Axtra3D Focuses on Practical Applications with Its HPS 3D Printing Process

By on April 16th, 2024 in news, Usage

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3D printed electrical connector made with Axtra3D’s HPS process [Source: Fabbaloo]

I had a chat with Axtra3D and learned the company has taken a step forward.

Axtra3D is a relatively new name on the 3D print scene, having emerged only two years ago. They landed in the market with a very unusual resin 3D printing process that attempts to combine the benefits of SLA and DLP resin 3D printing, while overcoming the disadvantages of both. They call it “Hybrid Photosynthesis”, or “HPS”.

It’s quite a unique system, where the perimeters of the models are printed with a laser to ensure smooth and precise surfaces, while the unseen interior is quickly printed with the DLP light engine. This permits very fast 3D printing, but retains the external accuracy of SLA.

For the first period they promoted their unique technology, which makes sense. Many 3D print companies take time to zero in on their target application market, and that seems to be what Axtra3D proceeded through in their first years.

Now, however, they seem very focused on applications. As companies used their technology they increasingly discover applications that are best suited for the unique 3D printing process.

I saw some of these applications, most of which are in the industrial or healthcare market.

3D printed automotive fastener made with Axtra3D’s HPS process [Source: Fabbaloo]

One was this automotive fastener. It was produced using Henkel’s Loctite 3843 resin, and cost only US$0.20 per part. This was achieved by batching together a series within a single print job. The job took only 93 minutes (showing the speed of the Axtra3D’s HPS), and that means less than two minutes per part. Axtra3D said their system can produce 720 of these per day, or over 21,000 per month.

At top you can see an electrical connector produced by one of Axtra3D’s customers. This item can be produced 72 per job, or about six minutes each at a cost of US$0.75. The production rate for this part could be up to 6480 per month.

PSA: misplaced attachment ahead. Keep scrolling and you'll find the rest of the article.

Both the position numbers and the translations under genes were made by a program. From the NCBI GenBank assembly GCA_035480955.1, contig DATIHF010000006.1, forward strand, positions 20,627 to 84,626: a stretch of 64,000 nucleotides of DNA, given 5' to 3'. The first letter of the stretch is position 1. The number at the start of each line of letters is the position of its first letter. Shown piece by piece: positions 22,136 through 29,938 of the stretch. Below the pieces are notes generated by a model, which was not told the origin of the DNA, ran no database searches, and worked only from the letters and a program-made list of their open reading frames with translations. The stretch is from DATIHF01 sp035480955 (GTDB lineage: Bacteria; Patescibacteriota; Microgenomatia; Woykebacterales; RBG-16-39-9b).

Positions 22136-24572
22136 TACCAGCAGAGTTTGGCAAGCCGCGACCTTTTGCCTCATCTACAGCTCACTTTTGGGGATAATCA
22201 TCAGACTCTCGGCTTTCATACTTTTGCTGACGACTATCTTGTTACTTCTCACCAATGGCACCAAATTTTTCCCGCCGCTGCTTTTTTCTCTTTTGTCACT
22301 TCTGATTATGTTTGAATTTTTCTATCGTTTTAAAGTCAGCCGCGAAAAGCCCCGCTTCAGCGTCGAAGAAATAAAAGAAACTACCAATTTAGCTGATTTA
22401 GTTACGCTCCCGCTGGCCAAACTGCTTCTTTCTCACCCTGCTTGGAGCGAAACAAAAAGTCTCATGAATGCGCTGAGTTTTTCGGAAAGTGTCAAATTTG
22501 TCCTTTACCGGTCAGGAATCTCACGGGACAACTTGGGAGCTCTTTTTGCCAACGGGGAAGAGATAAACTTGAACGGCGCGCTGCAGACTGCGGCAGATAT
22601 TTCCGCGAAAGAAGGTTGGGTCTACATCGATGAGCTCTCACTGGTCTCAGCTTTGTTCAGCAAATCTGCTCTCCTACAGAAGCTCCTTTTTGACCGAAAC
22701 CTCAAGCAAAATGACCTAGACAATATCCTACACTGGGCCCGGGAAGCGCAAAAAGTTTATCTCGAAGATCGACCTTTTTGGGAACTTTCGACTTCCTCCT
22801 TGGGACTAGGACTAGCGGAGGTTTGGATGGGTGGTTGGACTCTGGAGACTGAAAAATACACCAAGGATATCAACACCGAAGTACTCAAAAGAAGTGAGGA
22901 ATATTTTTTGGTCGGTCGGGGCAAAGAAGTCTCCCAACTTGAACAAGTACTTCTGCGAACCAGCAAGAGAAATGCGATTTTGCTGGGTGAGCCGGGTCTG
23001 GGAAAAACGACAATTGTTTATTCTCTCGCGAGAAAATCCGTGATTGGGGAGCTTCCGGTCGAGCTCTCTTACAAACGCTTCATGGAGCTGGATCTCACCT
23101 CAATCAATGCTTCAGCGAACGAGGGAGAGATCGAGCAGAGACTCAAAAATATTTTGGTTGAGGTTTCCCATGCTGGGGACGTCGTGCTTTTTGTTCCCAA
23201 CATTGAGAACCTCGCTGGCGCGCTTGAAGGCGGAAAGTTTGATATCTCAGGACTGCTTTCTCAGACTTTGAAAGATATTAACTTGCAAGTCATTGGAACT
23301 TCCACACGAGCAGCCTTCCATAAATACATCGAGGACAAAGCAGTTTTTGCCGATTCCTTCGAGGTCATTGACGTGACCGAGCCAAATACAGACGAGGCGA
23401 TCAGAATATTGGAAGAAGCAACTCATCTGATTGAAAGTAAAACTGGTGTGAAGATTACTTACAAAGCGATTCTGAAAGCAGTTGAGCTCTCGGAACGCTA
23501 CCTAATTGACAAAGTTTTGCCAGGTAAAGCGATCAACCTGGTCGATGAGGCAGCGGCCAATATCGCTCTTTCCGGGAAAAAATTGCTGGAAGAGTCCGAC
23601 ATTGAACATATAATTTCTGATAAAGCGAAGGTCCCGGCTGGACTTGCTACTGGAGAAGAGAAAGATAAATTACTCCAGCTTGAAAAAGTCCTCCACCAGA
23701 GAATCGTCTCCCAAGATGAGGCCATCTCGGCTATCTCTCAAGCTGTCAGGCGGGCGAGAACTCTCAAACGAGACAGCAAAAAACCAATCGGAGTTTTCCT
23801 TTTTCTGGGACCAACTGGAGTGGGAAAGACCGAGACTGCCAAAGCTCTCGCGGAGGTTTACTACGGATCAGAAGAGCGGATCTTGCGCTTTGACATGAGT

Another example shown by Axtra3D was industrial molding. The idea is to 3D print a mold using HPS, and then use it with a traditional injection molding process.

The example shown printed a mold in BASF Ultracur3D RG 3280, which was then used for polypropylene injection. Two-sided molds were producible in only 99 seconds each throughput (for a two hour job), which could then each be used for repeated injections.

3D printed molds are never as durable as traditional metal molds, but Axtra3D reported that the molds they printed were able to withstand up to 300 shots of polypropylene at temperatures up to 300C. By the time the injections wear out the mold, new molds could have already been printed.

Finally, we have this innocuous 500mm ceramic rod, also made using HPS. While it doesn’t look so unusual, it turns out it has a 0.4mm hole all the way through the length of the rod. That’s a very impressive 3D print, as there aren’t many 3D print processes that could produce with that precision.

These examples show how HPS can be used for true end-use part production. While it might be possible to make the parts with lower per-unit costs with other manufacturing processes, the benefit here is that there is no tooling challenge: just print them.

This could make HPS systems ideal for low volume production or emergency backup when existing suppliers are unable to deliver on time.

To aid in their quest for new HPS applications, Axtra3D has smartly made arrangements with a number of resin providers. This creates a broader spectrum of materials that can be used by HPS, and opens the door to even more applications.

I believe Axtra3D is on the correct strategy here: focusing on applications is the best way to align with customers, and it should bring them further success in the future.

Via Axtra3D

By Kerry Stevenson

Kerry Stevenson, aka "General Fabb" has written over 8,000 stories on 3D printing at Fabbaloo since he launched the venture in 2007, with an intention to promote and grow the incredible technology of 3D printing across the world. So far, it seems to be working!

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